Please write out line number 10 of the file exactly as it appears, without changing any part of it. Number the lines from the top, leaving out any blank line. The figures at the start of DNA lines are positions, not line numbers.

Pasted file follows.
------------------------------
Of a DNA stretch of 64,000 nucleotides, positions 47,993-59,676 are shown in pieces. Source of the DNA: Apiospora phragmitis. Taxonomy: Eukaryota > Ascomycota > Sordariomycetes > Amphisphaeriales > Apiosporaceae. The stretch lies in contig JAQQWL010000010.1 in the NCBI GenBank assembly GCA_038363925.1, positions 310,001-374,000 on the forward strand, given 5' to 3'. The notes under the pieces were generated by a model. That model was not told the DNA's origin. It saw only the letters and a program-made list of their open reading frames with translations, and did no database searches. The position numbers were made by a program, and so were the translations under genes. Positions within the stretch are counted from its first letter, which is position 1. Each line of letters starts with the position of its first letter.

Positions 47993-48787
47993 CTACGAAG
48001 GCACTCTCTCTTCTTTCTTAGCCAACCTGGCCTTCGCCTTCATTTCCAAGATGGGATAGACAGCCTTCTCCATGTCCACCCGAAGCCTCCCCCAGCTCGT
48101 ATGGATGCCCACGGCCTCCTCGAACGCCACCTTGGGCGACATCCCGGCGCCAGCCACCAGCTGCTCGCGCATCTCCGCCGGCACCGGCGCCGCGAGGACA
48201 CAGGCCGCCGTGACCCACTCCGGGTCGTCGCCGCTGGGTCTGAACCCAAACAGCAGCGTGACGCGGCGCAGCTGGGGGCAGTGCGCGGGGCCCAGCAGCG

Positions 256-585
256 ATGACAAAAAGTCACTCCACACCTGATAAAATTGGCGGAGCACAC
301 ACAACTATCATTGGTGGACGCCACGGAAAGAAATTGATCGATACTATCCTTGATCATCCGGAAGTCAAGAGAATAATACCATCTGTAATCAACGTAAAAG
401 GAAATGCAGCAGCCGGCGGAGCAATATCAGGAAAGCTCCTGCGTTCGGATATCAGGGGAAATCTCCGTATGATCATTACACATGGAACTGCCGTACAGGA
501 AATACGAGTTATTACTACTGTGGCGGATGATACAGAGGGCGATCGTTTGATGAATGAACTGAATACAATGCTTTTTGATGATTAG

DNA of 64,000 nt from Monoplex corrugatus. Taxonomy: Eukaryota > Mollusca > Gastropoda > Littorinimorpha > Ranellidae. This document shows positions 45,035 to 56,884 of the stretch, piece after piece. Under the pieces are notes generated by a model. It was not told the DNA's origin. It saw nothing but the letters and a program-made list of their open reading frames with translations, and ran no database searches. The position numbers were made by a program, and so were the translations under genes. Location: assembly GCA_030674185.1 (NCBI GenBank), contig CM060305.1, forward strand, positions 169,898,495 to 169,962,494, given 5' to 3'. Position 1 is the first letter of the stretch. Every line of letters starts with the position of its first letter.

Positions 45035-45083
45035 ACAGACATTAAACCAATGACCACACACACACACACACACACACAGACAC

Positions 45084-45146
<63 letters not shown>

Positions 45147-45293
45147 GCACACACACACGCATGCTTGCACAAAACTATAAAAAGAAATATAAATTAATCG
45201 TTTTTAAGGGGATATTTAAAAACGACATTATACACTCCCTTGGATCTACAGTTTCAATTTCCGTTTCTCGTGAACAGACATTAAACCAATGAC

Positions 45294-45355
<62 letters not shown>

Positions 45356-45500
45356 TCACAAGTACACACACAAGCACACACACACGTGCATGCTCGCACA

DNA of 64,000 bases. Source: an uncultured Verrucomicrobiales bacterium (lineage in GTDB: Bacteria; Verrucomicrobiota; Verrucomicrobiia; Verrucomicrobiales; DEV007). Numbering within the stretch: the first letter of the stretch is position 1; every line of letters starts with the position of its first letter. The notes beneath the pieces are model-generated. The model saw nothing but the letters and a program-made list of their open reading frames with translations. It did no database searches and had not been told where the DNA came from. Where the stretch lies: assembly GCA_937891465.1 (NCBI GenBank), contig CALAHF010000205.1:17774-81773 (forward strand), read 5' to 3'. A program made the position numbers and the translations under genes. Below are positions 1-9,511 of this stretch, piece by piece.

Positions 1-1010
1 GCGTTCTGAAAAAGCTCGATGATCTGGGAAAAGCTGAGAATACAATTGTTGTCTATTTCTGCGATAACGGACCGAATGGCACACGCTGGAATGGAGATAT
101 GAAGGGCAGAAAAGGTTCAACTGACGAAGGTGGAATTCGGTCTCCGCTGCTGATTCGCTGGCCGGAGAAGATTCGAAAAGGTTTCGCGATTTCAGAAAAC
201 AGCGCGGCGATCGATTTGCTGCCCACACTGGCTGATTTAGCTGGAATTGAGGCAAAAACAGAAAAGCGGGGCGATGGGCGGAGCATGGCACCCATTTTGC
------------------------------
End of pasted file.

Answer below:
401 GAAATGCAGCAGCCGGCGGAGCAATATCAGGAAAGCTCCTGCGTTCGGATATCAGGGGAAATCTCCGTATGATCATTACACATGGAACTGCCGTACAGGA